Photojournalist Askia Muhammad released a photo this week showing Obama and the controversial Nation of Islam leader, Louis Farrakhan, from Obama’s years as a state senator — and the photographer revealed Thursday that the Congressional Black Caucus had pressured him for more than a decade to keep it hidden.
Muhammad told the Trice Edney News Wire last week that he believed that the image “absolutely would have made a difference” in the 2008 presidential campaign had it been made public.
The image taken in 2005 at a Congressional Black Caucus meeting on Capitol Hill showed then-Senator Obama, a young Democrat from Illinois, smiling side-by-side with Farrakhan. Muhammad told Fox News’ Tucker Carlson that the same day he snapped the photo, the CBC contacted him.
“A staff member from the black caucus called me and said ‘we have to have the picture back,’ and I was kind of taken aback. And we talked a couple of times on the phone after that, and I said ‘Okay, I will give the picture back to Minister Farrakhan’s chief of staff,’” he said on “Tucker Carlson Tonight.”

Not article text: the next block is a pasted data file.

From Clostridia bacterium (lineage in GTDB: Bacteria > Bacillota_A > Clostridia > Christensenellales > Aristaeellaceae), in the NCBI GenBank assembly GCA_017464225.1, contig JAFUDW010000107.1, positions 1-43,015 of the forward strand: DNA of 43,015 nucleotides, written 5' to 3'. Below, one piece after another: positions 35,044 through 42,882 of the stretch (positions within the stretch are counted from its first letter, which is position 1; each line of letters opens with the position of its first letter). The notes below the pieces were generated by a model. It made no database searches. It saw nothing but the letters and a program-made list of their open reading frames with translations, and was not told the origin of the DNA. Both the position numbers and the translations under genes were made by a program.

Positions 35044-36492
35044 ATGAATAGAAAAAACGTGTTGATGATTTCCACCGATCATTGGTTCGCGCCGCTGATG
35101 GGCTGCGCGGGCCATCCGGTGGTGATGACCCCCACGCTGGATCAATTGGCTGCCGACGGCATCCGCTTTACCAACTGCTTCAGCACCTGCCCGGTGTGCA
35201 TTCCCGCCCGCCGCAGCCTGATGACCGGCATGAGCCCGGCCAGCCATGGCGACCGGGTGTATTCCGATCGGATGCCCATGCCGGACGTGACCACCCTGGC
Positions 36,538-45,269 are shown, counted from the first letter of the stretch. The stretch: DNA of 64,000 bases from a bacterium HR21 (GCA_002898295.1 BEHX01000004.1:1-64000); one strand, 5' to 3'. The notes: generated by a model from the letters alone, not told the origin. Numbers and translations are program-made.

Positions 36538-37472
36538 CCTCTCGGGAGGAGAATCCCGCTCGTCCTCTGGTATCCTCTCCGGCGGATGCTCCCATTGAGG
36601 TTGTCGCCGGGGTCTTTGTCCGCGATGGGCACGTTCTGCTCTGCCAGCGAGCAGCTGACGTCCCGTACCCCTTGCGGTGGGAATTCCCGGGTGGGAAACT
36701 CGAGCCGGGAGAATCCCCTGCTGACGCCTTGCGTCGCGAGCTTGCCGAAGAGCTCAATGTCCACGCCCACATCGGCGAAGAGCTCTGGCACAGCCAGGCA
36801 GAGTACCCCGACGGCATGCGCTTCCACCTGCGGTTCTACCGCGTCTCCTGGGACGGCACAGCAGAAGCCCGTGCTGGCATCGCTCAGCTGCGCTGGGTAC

He added that after he gave the original copy to Farrakhan’s staff, he kept his own copy but remained quiet. “I gave the original disk to him and in a sense swore myself to secrecy because I had quietly made a copy for myself,” Muhammad said.
“It’s my picture, it’s my art, and it’s my intellectual property. I owned it and I wanted to keep it.” He said the CBC called him while he was still on Capitol Hill and he believed that it was because “they sensed the future.”
“Minister Farrakhan and his reputation would hurt someone trying to win acceptance in the broad cross-section,” he said, referring to the possibility at the time that the young senator was being considered for a presidential run.
Muhammad also said that Obama had, at some point, people from the Nation of Islam working on his staff and in his offices.